5 Results

According to the Technical Report by the United States Mineral Management Service and Environmental Emergency Division of Canada (Catalogue of Crude Oil and oil product properties (1990 Version)), No.6 fuel oil typically contains 24.4% of saturates, 54.6% of aromatics and 6.17% of asphaltenes of the total weight. Unsaturated organic compounds like aromatics are essentially responsible for the fluorescence of fuel oils. The complex blend of high molecular weight compounds include appreciable amounts of naphthenic hydrocarbons, polynuclear aromatic compounds and asphaltenes. The UVF Technology compares the fluorescence property of the aromatic compounds at 254nm to concentration of aromatics present, it implies that each unit weight of this sample of No.6 fuel contains 5 times more aromatics than the TPH-Oil calibration standards. 5.6 Experimental results of p-terphenyl samples:

Samples of p-terphenyl were analysed using EPA Gravimetric Method and UVF Technology. The results of the EPA Method are shown in Table 5.4. The results of the analysis give a percentage recovery of 94-114% in the reportable range of the EPA Method. Table 5.4 Results for the analysis of p-terphenyl using EPA Method Expected EPA Method Sample ID Concentration (mg/L) (mg/L) Sample A 1.0 0.90 Sample B 2.0 2.2 Sample C 5.0 5.1 Sample D 5.0 4.7 Sample E 10.0 11.4 Sample F 12.0 13.7 n-hexane was used as solvents for preparing the samples for UVF Method. 1mg/L of pterphenyl in hexane analysed by UVF method was over the range of the spectrometer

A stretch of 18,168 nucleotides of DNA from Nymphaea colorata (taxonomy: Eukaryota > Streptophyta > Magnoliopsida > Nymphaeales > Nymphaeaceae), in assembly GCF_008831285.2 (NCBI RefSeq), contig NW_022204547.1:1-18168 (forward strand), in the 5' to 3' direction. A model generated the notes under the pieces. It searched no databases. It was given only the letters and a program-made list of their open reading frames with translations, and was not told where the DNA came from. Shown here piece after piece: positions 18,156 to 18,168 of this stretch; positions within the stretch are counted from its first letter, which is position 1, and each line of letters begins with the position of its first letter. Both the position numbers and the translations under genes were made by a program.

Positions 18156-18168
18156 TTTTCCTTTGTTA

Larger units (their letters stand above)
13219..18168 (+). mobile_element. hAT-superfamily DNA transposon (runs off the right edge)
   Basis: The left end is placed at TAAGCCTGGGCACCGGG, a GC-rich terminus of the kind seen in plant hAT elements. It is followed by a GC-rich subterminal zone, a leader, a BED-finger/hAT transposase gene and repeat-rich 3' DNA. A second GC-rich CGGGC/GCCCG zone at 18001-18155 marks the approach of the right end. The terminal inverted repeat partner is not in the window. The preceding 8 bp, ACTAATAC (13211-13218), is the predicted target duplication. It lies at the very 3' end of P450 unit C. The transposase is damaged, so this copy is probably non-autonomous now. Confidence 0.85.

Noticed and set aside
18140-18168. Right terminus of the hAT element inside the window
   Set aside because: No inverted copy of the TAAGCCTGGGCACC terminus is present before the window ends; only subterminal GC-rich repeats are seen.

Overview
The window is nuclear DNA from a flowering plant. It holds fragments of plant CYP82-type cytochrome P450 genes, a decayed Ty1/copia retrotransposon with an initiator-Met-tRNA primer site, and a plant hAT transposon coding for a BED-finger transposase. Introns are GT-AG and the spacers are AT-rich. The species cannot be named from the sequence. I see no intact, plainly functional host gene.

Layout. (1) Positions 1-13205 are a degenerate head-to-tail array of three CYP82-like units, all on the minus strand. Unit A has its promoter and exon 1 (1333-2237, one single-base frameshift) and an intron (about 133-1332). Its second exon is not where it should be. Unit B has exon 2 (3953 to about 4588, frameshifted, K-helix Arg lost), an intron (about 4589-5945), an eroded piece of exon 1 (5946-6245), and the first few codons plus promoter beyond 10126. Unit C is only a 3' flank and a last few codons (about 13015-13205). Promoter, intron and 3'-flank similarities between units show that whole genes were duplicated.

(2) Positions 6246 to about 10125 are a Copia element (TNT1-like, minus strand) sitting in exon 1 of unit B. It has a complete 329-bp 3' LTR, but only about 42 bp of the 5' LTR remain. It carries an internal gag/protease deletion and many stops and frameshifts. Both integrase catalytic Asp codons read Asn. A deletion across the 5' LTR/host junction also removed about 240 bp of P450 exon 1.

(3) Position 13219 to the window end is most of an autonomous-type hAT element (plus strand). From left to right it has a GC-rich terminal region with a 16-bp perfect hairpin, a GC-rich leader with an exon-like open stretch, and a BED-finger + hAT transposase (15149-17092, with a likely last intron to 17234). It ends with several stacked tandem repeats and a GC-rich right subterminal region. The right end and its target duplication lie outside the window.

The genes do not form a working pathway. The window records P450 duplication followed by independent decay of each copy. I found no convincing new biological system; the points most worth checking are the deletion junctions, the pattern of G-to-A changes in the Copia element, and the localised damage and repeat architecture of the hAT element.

53

calibration. So, 7 samples of p-terphenyl in hexane solvent in the concentration range of 0.01-0.09mg/L were analyzed using UVF method. These samples were not analysed using EPA Method as the concentrations were below the Method Detection Limit established. The results of the UVF analysis are given in the Table 5.5. It was observed that all the analytical results were approximately 100 times greater than the expected concentration for the samples. Table 5.5 Results of the analysis of p-terphenyl in n-hexane using UVF Method UVF Expected Sample ID Concentration (Solvent: hexane) (mg/L) (mg/L) Sample A 0.01 1.1 Sample B 0.02 2.5 Sample C 0.05 6.4 Sample D 0.05 6.5 Sample E 0.06 7.9 Sample F 0.08 11.05 Sample G 0.09 Over the range Aromatic hydrocarbon substituded by unsaturated phenyl groups exhibit a larger fluorescence property compared to similar molecules without substituents. p-terphenyl molecule is a system of delocalized 18 -electrons and shows ultraviolet absorption at its peak at 276nm. Studies on the fluorescence emission property of p-terphenyl molecule has been reported (Berlman, 1965). The Figure 5.3 represents the absorbtion and fluorescence curves of p-terphenyl in cyclohexane solvent at 303nm.

54

5 Results